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Riverfront stadium proposal raises questions about transportation access

Posted by on November 30th, 2018 at 12:20 pm

Portland Diamond Project used this as their lead image and titled it on their website as “Bike Tailgating.”

In Portland you can’t even propose a Major League Baseball stadium without putting bikes front and center.

Yesterday a consortium of financiers, celebrities, and fans made a big splash with an announcement about a potential location and a series of renderings of what the 32,000 seat stadium might look like.

“We absolutely do take transportation seriously. We expect a lot to be invested in infrastructure.”
— John McIsaac, Portland Diamond Project

The Portland Diamond Project says they’ve inked an agreement with the Port of Portland to develop a stadium on Terminal 2, a 50-acre parcel of industrial land along the Willamette River in northwest Portland about one mile north of the Fremont Bridge.

Along with announcement the group released several renderings of the stadium. The main image, titled “Bike Tailgating,” features over a dozen bicycles prominently parked in the foreground.

This has us wondering: If this project moves forward (a big if, given the billions it would cost to build the stadium and buy an MLB franchise), how would people get to the games?

T2 on Google Maps. That’s the Fremont Bridge in lower right.

As it sits right now, the T2 site is basically a transportation desert. Unless you’re in a car. It’s served by just one infrequent TriMet bus line (16) and it’s over a mile away from a Portland Streetcar stop. Even with their planned northwest expansion a stop would still be about a half-mile away. Light rail is much too far away at about 1.5 miles and a MAX expansion in this area isn’t even on the table.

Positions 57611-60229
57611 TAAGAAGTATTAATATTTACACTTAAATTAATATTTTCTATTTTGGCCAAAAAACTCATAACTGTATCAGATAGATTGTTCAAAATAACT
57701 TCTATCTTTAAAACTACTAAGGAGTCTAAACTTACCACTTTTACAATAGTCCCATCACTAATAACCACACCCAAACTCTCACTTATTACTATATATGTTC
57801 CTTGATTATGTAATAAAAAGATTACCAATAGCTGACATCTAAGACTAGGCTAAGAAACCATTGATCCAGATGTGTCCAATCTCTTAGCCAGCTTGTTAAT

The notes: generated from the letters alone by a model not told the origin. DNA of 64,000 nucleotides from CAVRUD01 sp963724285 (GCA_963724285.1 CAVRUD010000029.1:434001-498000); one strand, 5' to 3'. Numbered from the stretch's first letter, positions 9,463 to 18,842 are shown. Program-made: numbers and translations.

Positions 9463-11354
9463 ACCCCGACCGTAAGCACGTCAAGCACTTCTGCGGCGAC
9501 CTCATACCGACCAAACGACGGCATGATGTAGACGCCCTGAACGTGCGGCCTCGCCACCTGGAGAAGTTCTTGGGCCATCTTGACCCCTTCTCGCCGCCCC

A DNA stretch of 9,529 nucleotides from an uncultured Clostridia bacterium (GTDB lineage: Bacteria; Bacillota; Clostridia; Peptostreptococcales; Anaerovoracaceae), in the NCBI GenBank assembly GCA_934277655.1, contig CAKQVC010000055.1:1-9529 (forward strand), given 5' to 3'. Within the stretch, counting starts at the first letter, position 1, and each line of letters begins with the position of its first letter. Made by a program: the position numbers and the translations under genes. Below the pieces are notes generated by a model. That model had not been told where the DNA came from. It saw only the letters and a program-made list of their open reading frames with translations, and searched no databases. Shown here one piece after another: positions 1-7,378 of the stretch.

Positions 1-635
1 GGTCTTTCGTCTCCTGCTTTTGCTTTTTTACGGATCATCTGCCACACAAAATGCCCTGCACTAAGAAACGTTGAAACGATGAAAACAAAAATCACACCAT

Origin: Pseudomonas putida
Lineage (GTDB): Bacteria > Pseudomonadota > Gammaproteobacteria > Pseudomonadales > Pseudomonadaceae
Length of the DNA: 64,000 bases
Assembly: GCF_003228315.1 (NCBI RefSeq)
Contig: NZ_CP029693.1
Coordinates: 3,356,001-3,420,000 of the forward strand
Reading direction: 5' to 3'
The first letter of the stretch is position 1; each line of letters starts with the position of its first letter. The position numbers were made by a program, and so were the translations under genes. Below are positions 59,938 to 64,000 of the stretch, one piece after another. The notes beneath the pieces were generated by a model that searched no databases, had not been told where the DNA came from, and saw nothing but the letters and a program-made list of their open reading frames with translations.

And who knows, maybe the nascent Frog Ferry would add a stop at the stadium.

As for bikes, some of the parcel is actually inside the current Biketown bike share service area. But the wide roads around T2 would be frightening for the average bicycle user to ride on. In April 2016 during our NW Portland Week, I shared two posts that offer an in-depth look at cycling in the area. To recap: There’s tons of cycling potential on NW Front Avenue. We could use the 80-90 foot wide cross-sections to build physically protected bike lanes and make a direct connection to downtown.

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Terminal 2.
(Photo: Port of Portland)

NW Front Avenue outside T2 near 26th Avenue.
(Photo: Jonathan Maus/BikePortland)

Portland Diamond Project rendering of riverfront plans.

There are already positive signs for Front Avenue. In May we reported that a developer paid out-of-pocket for a Biketown station for an office property on NW 17th (the T2 site is further north at around 26th). That same developer also chipped in over $1 million to help the Bureau of Transportation build street upgrades that include protected bike lanes.

If this stadium is ever built, there’s also a question of how it would impact the Willamette Greenway Trail. Developers would be on the hook to create public riverfront access; but how and if cycling is integrated into it would be a big question mark.